Recently, I posted two threads on Twitter regarding sexual predators within the local anime communities. Both these adult men who have past convictions with one having sexually assaulted a minor and the other engaging in harassment (with them also facing a court hearing in the coming days over child pornography possession charges).
The response given by the anime convention where these two adult men attended was initially very lackluster. For one of them, they stated that his autism was responsible for his behaviour, which was utterly disgusting and ableist, and then later stated they had a letter from his psychologist stating he was not a threat to the community (despite court records suggesting he has probation orders prohibiting from being around minors which an anime con is full of).
It took weeks of yelling at the convention to get them to finally state that they screwed up with a post from them days before suggesting that the victims “prove it”. Overall it was a sorry situation and the convention definitely has made it aware of how much it really doesn’t care about its attendees.
How do we approach this situation if we’re actually a community that cares?
What does it mean to “86” someone?
The term “86” is rooted in American English slang as getting rid of something or someone and has its roots going back to the prohibition era. In programming, I’ve used it as a label for data I don’t want and in international electrical standards, it refers to an electrical lock-out device, preventing electricity from forming a circuit.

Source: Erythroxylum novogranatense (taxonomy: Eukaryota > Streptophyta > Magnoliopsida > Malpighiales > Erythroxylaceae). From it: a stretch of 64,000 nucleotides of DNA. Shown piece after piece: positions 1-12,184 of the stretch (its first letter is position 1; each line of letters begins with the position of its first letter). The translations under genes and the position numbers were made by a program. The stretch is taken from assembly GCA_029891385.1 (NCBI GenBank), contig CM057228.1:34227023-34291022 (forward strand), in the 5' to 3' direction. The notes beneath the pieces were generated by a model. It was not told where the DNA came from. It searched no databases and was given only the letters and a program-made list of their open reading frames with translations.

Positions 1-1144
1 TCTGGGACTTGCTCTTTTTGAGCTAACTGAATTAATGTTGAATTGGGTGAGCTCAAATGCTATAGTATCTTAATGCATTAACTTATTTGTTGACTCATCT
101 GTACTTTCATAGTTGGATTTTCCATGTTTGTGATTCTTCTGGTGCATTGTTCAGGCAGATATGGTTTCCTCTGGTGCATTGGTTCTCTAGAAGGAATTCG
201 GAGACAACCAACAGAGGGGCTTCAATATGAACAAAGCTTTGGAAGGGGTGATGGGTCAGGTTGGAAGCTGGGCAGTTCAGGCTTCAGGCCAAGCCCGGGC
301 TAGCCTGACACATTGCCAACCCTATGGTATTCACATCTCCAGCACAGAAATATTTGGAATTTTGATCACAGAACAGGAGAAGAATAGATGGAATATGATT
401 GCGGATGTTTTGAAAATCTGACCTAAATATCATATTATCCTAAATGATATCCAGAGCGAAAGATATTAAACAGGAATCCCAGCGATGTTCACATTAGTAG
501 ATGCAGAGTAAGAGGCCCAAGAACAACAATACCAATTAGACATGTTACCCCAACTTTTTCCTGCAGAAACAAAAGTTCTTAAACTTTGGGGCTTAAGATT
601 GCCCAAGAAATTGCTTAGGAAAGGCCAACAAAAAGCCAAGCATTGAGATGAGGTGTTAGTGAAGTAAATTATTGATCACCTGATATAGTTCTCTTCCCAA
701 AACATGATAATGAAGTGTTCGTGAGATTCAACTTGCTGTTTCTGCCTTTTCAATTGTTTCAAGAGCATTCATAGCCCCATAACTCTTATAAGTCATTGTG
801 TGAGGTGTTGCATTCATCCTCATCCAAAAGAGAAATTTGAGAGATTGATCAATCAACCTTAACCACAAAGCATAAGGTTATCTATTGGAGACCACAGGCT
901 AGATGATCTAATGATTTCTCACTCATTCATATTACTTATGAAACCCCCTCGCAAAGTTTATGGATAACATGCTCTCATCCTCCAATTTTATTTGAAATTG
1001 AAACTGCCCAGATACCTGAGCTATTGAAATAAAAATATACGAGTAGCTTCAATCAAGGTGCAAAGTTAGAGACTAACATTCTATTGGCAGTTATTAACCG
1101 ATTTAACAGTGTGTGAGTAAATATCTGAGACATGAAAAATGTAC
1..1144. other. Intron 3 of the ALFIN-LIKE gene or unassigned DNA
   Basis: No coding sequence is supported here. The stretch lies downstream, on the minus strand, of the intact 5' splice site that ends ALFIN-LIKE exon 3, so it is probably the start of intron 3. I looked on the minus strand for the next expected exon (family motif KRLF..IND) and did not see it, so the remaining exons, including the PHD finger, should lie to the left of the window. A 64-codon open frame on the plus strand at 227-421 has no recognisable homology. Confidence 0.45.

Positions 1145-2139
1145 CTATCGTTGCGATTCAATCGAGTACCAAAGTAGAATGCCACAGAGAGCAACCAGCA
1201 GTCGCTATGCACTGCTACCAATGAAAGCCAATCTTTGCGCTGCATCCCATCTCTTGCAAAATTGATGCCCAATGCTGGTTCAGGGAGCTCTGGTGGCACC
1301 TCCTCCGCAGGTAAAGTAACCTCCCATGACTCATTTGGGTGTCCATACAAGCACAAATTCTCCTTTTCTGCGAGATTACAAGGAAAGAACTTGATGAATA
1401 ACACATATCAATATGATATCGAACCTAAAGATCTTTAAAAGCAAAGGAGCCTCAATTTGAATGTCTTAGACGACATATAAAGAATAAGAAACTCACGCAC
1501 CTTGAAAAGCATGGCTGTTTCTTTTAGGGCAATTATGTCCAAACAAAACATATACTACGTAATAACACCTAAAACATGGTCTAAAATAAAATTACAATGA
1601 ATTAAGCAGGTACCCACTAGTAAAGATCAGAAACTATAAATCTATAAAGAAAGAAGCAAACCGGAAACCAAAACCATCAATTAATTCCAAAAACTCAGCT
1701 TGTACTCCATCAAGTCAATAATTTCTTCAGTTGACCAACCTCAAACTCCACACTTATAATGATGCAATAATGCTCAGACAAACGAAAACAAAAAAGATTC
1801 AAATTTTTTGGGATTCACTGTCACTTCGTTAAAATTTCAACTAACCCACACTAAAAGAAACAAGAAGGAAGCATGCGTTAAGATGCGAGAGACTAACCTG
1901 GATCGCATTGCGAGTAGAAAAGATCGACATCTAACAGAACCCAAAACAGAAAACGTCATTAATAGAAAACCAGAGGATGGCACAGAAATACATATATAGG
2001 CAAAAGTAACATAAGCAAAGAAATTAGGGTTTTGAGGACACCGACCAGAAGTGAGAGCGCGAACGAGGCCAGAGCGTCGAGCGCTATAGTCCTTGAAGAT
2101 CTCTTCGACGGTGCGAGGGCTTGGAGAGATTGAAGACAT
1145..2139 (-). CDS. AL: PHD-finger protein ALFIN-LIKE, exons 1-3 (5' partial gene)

In communities, it has been used to refer to people who were once members or around that are no longer wanted or desired. San Francisco’s hackerspace, Noisebridge maintains an online list of those who been effectively banned from the space. Details about what their name is, an accompanying photo if available, and specifics on why they have been removed are available for members to see.
Some examples of why people have been banned are as follows:
[…] we have heard several reports from members of the community that he has raped young women. He is not welcome at Noisebridge.
[name] engaged in non-consensual sex (aka rape) with someone who comes to Noisebridge. He acknowledges the sex was non-consensual but insists it isn’t rape. He is not welcome at Noisebridge. Feb-2017
[name] was banned from Noisebridge due to a history of internet hate speech and having been asked to leave Sudo Room. Noisebridge aims to be a space that is inclusive of people of all walks of life, which means we actively work to exclude those with views of intolerance and threats of violence.
Pathological liar. Told Noisebridge that he was on the board of Hayhackers, and told Hayhackers that he was secretary of Noisebridge
Reasons can vary but those who were known to be known sexual predators appear to have consistently removed from the space. There are avenues for these removed people to be permitted to return, but it requires initiation by them and the community must decide whether or not it is permissible.
This practice is used in other communities including the kink community (which both of these two adult men mentioned are banned from) which generally relies on strict consent models. Because a lot of fandom events have a large base of minors, it is important to keep predators out.
My experience with removing people from communities